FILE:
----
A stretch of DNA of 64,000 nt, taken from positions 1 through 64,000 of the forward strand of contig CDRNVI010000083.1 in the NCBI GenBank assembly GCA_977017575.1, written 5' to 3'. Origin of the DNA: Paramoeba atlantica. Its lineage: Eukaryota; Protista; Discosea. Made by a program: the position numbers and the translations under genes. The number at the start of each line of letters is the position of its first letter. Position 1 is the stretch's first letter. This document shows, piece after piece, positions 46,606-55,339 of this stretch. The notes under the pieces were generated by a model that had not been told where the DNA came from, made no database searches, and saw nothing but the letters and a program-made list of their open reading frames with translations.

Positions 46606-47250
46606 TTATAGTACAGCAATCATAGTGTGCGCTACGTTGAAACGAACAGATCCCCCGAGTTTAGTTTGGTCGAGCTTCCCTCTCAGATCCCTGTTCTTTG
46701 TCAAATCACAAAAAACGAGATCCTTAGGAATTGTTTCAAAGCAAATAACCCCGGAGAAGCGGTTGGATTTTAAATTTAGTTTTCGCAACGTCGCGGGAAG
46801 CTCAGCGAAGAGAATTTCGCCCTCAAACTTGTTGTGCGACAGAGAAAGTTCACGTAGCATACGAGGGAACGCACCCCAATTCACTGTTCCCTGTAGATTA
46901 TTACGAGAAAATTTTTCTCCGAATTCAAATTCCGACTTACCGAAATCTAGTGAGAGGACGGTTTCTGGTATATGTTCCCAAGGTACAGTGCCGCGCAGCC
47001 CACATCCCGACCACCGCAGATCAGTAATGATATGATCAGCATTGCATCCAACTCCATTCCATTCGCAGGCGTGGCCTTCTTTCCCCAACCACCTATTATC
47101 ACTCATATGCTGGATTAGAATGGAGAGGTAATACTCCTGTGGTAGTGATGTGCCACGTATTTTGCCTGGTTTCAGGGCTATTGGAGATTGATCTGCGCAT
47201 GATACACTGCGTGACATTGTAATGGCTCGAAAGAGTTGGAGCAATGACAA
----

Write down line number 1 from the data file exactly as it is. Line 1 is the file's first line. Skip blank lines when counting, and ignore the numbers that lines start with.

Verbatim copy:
A stretch of DNA of 64,000 nt, taken from positions 1 through 64,000 of the forward strand of contig CDRNVI010000083.1 in the NCBI GenBank assembly GCA_977017575.1, written 5' to 3'. Origin of the DNA: Paramoeba atlantica. Its lineage: Eukaryota; Protista; Discosea. Made by a program: the position numbers and the translations under genes. The number at the start of each line of letters is the position of its first letter. Position 1 is the stretch's first letter. This document shows, piece after piece, positions 46,606-55,339 of this stretch. The notes under the pieces were generated by a model that had not been told where the DNA came from, made no database searches, and saw nothing but the letters and a program-made list of their open reading frames with translations.